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Saŋyutta Nikāya,
V: MahāVagga
56. Sacca Saŋyutta
VI. Abhisamaya Vagga

The Book of the Kindred Sayings
Part V: The Great Chapter
56: Kindred Sayings about the Truths
VI. Comprehension

Sutta 53

Paṭhama Sambejja Suttaṃ

Confluence (a)

Translated by F. L. Woodward

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[1] THUS have I heard:

Then the Exalted One addressed the monks,
saying:

"Monks."

"Yes, lord," replied those monks to the Exalted One.

The Exalted One said:

"Suppose, monks, that where these great rivers,
to wit:
Ganges,
Yamunā,
Aciravatī,
Sarabhū
and Mahī

flow together,
meet together,
a man draws two or three drops of water.

Now what think ye, monks?

Which is the more,
those two or three drops of water
thus drawn up or the water at the confluence?"

"Why, lord, this is the more,
the water at the confluence.

Exceeding small are the two or three drops of water drawn up:
they cannot be reckoned,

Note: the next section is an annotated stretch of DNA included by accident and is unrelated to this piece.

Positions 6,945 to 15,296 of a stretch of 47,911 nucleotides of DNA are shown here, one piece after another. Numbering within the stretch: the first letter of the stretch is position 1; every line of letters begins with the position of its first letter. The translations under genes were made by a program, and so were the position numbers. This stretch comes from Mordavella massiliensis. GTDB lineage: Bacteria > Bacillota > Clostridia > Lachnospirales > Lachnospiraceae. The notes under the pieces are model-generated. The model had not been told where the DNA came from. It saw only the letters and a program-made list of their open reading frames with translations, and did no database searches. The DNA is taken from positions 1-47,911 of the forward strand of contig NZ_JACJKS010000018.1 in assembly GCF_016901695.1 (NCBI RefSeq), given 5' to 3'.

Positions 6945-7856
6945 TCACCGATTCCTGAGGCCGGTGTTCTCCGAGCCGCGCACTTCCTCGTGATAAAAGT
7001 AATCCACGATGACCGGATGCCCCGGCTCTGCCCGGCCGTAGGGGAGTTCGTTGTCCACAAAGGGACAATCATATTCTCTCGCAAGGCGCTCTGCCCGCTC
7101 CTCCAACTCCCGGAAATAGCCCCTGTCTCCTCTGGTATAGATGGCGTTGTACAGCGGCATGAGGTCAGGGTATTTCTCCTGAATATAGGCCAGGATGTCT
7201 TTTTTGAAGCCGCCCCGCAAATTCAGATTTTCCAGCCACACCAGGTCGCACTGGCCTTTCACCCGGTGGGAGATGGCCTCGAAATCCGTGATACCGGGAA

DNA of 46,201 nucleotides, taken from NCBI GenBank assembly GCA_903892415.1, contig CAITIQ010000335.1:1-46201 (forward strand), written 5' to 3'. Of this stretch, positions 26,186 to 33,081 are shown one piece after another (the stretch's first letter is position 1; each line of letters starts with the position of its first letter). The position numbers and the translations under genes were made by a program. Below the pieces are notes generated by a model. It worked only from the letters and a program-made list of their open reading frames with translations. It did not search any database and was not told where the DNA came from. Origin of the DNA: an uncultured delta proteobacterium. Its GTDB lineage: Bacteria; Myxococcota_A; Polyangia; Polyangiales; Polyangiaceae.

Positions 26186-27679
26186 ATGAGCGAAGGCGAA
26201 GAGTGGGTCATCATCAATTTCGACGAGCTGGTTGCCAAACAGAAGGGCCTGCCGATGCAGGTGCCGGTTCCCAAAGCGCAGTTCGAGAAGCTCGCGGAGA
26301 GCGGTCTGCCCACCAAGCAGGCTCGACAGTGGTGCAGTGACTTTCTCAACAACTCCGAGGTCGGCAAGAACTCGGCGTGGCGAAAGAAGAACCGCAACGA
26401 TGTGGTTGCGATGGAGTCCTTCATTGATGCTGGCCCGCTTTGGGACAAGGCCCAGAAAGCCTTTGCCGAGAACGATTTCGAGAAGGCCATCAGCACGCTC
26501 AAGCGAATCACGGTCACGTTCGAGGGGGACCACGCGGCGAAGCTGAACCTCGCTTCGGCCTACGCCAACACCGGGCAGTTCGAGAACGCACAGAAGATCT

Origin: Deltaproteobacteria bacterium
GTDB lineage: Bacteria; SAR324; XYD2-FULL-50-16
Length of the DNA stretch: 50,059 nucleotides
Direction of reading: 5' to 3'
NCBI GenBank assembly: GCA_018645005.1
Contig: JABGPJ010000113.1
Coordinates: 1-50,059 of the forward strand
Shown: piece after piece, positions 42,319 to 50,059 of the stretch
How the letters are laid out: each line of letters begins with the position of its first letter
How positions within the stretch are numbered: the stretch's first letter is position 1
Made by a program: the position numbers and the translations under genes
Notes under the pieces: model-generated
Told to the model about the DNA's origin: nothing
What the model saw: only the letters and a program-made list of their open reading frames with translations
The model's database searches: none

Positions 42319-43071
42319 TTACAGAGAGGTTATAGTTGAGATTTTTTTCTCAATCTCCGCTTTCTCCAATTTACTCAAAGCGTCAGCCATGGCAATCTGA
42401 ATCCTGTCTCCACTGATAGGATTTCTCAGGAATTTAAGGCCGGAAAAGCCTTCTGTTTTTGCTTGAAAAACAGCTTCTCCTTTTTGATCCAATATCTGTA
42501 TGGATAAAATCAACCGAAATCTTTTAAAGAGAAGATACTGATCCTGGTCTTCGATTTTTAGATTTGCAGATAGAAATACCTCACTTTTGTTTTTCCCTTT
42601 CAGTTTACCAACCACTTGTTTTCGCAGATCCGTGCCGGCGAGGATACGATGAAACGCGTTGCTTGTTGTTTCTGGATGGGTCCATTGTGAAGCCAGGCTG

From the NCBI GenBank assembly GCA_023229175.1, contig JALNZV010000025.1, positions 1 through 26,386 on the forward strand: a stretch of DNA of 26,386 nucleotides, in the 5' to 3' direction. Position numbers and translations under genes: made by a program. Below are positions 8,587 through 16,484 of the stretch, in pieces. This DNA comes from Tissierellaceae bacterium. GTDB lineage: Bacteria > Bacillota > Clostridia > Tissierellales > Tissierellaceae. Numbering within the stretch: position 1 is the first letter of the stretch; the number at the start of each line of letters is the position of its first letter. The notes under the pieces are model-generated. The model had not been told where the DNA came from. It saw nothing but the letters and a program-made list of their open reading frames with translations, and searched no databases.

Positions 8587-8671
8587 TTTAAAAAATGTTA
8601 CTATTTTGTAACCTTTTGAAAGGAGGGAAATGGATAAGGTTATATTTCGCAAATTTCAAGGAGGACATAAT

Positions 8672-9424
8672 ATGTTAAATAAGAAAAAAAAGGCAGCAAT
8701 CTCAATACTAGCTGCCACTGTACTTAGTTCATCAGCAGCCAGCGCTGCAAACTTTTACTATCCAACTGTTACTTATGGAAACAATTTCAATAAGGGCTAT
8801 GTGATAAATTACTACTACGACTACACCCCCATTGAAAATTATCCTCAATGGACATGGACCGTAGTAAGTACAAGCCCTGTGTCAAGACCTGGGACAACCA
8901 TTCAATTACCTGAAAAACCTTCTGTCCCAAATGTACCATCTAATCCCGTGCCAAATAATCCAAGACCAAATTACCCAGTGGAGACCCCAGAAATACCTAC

they cannot be compared therewith.

They do not amount to the merest fraction
of a part of the water at the confluence, -
these two or three drops of water thus drawn up."

"Well, just so, monks,
for the Ariyan disciple who is blessed with vision,
for the person who has understanding,
far greater is this Ill which he has destroyed,
which he has used up,
and infinitely small
is that Ill which remains.

It cannot be reckoned,
cannot be compared therewith.

It does not come to the merest fraction
of a part of it
when set beside that Ill
which he has destroyed,
which he has used up, -
that is, it is just a period of seven lives at most
for the man who understands,
as it really is:
the meaning of:
'this is Ill'
who understands,
as it really is:
the meaning of:
'this is the arising of Ill'
who understands,
as it really is:
the meaning of:
'this is the ceasing of Ill'
who understands,
as it really is:
the meaning of:
'this is the practice that leads to the ceasing of Ill.'

Wherefore, monk, an effort must be made to realize:

'This is Ill'.

'This is the arising of Ill.'

'This is the ceasing of Ill.'

This is the practice that leads to the ceasing of Ill.'"


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